The US Secretary of State’s Special Representative for Afghanistan Reconciliation, Ambassador Zalmay Khalilzad, arrived in Pakistan on Thursday, two days later than expected.
According to the Foreign Office, Khalilzad had taken the Pakistan side into confidence about the delay in his arrival in the country.
The spokesperson did not specify the length of the envoy’s stay, saying that the visit could span over one to four days. The spokesperson confirmed that senior US official Lisa Curtis will also accompany Khalilzad in the meetings.
According to FO Spokesperson Dr Muhammad Faisal, Khalilzad is expected to meet Pakistan’s civilian and military leaders during his stay and he will ask Pakistan to help convince the Afghan Taliban to come back to the negotiation table. “Pakistan has also maintained we want an Afghan-led Afghan-owned solution to imbroglio,” said the FO spokesperson.
He added that, Pak-US relations, the Afghan peace process and border management will also be discussed during the meetings the envoy conducts.
Khalilzad is leading an intra-agency delegation and will meet officials in each country in order to “facilitate an inclusive peace process in Afghanistan”, a handout from the US State Department said.
The envoy’s four-nation trip is expected to end on Jan 21.
A press release from the US state Department had stressed that the US’ desire to reach a “political settlement” to the Afghan conflict and “empower the Afghan people to chart a shared course for their nation’s future”.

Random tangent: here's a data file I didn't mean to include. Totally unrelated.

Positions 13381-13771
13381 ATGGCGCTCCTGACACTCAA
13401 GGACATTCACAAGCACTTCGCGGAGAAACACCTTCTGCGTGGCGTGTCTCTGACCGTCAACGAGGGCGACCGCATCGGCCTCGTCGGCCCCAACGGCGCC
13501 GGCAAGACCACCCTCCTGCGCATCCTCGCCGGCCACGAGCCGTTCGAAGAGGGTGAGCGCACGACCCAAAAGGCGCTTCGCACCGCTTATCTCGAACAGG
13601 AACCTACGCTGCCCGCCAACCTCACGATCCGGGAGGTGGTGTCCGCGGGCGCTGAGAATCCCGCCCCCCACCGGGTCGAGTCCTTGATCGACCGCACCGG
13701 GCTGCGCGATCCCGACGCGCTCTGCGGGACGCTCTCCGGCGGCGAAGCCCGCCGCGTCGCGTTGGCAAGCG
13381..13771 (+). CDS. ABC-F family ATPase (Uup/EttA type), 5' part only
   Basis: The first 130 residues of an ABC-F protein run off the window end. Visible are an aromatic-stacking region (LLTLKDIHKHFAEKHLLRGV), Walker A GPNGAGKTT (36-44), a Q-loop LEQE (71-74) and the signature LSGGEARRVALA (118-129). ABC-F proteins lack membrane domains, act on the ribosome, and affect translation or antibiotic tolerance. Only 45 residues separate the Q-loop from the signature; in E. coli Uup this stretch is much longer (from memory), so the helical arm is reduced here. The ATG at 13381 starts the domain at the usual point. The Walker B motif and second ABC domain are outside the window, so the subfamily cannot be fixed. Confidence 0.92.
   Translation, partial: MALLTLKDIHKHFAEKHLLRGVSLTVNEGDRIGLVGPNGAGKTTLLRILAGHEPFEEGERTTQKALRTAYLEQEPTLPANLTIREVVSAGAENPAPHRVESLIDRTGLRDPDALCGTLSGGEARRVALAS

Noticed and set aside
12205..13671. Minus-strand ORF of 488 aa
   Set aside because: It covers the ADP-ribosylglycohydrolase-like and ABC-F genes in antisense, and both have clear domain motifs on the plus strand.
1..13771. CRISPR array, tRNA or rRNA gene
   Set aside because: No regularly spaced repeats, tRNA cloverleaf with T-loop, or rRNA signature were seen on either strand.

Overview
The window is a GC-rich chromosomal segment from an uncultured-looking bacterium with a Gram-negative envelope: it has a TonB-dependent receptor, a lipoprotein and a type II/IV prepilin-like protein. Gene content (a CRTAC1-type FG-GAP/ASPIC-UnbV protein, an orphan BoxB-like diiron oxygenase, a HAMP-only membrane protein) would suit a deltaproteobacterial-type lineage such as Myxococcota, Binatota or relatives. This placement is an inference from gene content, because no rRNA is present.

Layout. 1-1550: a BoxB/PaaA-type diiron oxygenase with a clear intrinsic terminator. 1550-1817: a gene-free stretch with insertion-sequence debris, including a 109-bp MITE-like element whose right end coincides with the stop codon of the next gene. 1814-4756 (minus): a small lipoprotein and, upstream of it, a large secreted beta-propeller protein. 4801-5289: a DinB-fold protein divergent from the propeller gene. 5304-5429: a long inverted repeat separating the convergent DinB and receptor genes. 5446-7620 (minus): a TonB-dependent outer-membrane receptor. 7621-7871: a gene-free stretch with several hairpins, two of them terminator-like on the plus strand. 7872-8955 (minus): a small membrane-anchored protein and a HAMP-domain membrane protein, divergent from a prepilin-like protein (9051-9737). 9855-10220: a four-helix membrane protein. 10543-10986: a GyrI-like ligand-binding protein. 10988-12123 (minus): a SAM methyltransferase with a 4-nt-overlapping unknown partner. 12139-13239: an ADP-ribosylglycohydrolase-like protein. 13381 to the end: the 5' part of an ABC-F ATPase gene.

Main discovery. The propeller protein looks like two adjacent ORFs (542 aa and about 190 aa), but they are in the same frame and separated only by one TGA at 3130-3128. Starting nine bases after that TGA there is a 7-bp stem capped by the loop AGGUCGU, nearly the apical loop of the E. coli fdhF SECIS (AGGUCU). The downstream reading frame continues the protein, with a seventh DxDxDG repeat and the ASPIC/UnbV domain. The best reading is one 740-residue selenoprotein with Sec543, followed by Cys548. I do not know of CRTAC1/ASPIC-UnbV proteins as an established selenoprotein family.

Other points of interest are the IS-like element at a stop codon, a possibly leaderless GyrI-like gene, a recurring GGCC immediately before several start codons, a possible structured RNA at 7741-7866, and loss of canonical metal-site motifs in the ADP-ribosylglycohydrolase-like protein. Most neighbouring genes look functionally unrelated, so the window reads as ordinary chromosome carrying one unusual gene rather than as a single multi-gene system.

“The United States supports the desire of the Afghan people and the international community for a political settlement that ends the 40-year conflict and ensures Afghanistan never again serves as a platform for international terrorism,” the statement added.
It further claimed that the US goal is to “promote dialogue among Afghans” and ensure that all concerned parties reach a solution that will allow “every Afghan citizen [to] enjoy equal rights and responsibilities under the rule of law”.
The US special envoy is actively trying to broker a political solution to the Afghan conflict and has held multiple meetings with the leadership of Afghanistan as well as that of other countries in the region, including Pakistan.
He has also held three rounds of talks with the Afghan Taliban in order to reach a settlement that would allow the US to withdraw its army and end a 17-year-old war — America’s longest.